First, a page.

3. You know me, well enough and could, most likely, guess that I feel much of the same. Church is not where I feel you need to be to know God, to relate to Him or to 'only' love your neighbor. There are many 'religions' to call themselves Christians and even inside a really well meaning 'branch' - who still aren't positively loving their neighbors {which truly sickens me}. To see some stand with pickets and ill meaning declarations of the Bible really makes my hair stand up - for whatever their reasoning is. I have a friend, whom I truly love for who he is, that is gay and he struggles. It bothers me that people who confess that they love God, would treat him in contempt and judge as they do. I would wish not to be categorized in their party, what-so-ever - nor, would I have wanted to be included within those religious leaders who crucified Christ {although, without them we would not have found the freedom, the ability to hold His Spirit, the forgiveness and all that we were able to know through His Death and Ressurection}.

    so...blah---blah---blah and all that, right ;)

    Good points made and I agree {long story short} :)

  4. I always think that the Church is more than a set of beliefs. I am always grateful for the people in villages who work so hard with fetes and jumble sales to save their church for future generations. In the history of the church, opposition is not new. NOn violent protest is good.

  5. Beautifully put, Scriptor. As a matter of fact, I looked up the Golden Rule just the other day (Mark 12:31) and you're right -- there is no asterisk to say "except gay, lesbian, or other minority."

    I have no objection to anyone's wearing a cross. Personally, I prefer not to, but that doesn't mean you shouldn't, or that I don't believe in them. I'm not entirely sure why I don't wear one -- I have several, including one lovely green enamel one I got at the Shrine of St. John the Baptist at the Cathedral of Amiens, in northern France.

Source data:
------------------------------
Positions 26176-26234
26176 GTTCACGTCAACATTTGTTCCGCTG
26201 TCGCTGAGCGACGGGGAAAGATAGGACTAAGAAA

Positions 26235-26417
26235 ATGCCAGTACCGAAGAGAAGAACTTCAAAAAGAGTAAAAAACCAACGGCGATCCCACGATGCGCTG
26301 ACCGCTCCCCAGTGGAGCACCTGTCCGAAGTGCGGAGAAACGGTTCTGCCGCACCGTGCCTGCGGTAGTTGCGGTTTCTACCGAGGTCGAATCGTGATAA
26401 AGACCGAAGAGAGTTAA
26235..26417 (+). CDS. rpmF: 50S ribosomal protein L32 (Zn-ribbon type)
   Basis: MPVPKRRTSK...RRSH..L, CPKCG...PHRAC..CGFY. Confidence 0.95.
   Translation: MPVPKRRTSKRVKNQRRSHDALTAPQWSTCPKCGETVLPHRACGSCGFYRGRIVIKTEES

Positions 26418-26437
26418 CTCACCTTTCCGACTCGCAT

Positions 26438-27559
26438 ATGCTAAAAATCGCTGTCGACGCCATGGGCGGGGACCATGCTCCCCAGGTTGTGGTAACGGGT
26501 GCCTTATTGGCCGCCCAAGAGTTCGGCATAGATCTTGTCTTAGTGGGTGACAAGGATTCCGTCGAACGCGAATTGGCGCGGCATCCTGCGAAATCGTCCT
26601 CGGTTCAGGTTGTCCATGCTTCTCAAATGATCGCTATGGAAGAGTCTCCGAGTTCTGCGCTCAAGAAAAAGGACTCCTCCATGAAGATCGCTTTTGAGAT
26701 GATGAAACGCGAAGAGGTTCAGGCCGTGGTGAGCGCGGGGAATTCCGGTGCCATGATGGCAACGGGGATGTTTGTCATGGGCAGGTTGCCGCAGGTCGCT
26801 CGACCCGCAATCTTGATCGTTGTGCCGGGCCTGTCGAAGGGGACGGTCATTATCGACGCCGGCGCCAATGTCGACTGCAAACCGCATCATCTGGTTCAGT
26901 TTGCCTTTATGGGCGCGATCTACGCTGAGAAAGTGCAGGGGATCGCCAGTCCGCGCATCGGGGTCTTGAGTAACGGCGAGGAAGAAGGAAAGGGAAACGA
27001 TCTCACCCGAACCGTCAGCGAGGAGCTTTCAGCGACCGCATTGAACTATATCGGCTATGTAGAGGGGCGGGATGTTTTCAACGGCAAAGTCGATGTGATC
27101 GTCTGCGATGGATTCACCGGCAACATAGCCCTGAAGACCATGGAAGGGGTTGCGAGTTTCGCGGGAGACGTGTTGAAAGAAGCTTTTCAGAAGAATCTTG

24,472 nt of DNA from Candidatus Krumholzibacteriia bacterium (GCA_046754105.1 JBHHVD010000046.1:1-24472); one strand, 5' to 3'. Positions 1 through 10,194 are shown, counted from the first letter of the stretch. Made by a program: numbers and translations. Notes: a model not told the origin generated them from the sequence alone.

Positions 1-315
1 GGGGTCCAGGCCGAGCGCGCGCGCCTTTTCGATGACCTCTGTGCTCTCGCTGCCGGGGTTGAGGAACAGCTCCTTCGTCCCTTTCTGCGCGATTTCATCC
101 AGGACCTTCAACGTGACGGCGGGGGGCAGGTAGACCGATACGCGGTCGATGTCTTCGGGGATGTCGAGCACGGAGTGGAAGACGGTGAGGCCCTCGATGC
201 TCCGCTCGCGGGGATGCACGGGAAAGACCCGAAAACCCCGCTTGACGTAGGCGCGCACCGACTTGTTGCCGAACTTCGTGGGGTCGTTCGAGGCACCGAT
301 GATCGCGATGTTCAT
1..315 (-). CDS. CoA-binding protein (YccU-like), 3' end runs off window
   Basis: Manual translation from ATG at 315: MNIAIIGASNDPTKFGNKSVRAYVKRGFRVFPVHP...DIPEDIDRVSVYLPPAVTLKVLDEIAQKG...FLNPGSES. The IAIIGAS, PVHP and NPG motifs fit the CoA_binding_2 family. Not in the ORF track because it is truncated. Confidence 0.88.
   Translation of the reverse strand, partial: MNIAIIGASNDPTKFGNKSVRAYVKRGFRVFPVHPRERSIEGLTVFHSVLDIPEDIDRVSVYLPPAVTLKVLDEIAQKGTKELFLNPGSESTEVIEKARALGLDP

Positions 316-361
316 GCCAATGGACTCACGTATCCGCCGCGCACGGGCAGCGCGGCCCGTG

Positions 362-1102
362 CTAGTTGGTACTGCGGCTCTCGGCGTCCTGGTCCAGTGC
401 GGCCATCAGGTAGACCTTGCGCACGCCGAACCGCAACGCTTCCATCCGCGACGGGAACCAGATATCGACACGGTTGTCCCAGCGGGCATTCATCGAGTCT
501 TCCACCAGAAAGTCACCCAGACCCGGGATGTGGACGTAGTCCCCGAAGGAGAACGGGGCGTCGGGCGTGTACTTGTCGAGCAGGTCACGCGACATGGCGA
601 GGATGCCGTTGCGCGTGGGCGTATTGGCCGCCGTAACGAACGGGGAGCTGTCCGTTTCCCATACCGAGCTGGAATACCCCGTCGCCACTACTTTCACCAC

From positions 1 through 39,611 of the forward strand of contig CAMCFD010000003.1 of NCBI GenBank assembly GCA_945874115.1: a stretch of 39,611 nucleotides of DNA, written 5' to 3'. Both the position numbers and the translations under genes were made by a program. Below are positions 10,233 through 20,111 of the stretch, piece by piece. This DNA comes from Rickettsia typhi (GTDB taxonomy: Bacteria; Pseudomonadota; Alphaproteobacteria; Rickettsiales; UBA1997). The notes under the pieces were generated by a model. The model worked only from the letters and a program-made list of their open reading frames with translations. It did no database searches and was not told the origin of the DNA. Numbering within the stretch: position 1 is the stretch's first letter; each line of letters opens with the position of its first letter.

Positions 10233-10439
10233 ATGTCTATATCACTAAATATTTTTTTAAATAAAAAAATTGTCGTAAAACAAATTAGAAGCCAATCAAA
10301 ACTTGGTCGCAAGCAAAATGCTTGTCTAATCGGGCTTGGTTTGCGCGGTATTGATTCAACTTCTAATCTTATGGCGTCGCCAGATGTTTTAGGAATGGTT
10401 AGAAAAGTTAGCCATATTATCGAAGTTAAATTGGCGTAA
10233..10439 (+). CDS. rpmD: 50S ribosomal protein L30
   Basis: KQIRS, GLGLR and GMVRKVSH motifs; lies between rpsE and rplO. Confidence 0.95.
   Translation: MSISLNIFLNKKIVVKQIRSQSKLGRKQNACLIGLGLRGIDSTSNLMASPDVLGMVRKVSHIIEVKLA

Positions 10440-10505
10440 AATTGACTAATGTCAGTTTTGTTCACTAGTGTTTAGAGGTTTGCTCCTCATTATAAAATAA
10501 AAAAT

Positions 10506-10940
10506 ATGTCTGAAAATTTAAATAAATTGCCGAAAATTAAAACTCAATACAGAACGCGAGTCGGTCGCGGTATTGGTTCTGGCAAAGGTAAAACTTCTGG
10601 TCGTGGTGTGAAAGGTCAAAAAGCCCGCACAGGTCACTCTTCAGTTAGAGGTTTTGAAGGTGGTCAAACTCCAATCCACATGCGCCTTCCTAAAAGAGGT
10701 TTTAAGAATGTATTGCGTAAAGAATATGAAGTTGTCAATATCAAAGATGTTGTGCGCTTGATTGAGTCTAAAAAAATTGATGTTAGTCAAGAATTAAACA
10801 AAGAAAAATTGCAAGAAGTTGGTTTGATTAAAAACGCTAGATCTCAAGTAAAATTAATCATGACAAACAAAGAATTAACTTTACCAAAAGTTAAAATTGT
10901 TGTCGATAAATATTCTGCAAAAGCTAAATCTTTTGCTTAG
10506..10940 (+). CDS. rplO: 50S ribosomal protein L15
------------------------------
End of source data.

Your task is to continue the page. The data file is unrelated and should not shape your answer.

I guess I feel my religious choices are private. Or perhaps it's because in the USA these days, so many who do wear crosses are some of the most intolerant people you'll ever meet, and I prefer not to be linked with them. Or at least such as been my experience!

  6. You are right in your thinking, Scriptor. It should be about the principles, not the dogma, hierarchies or the buildings. And it's hard to believe organizations are still trying to dictate what people should wear in this day and age, isn't it?
    "...maybe love is letting people be just what they want to be, the door always must be left unlocked" ~ Howard Jones

  7. Yes I agree because everyone seems to have 'rights' except Christians these days.

  8. Just my two pen'orth but Shirley Chaplin was asked not to wear her cross due to Health and Safety reasons not religous.As a nurse in this continually more violent world - an antisocial or violent patient could in fact grab the chain and hurt her. If she felt so strongly about wearing the cross , common sense could have told her to pin it to her uniform (I used to have my wedding ring on the pin of my fob watch)

  9. Pastor's wife here. I believe Jesus did not want to be worshiped; that he would have been appalled at the idea of churches built with money that could have fed the poor. And although I do attend church and sing in a rockin' praise band, I don't feel I am more "worthy" than someone who chooses not to. I need that sense of community, and we are United Church of Christ, sprung from the rowdy Congregationalists, so we are practically Universalists with Jesus thrown in as the guide.

    It's about the journey. If you live it in love; if you refuse to type people because of appearance; if you love ALL your neighbors, as John says, not just the ones of your choice, then I say GOOD ON YOU! I love everybody. Amen. Amy Barlow Liberatore, USA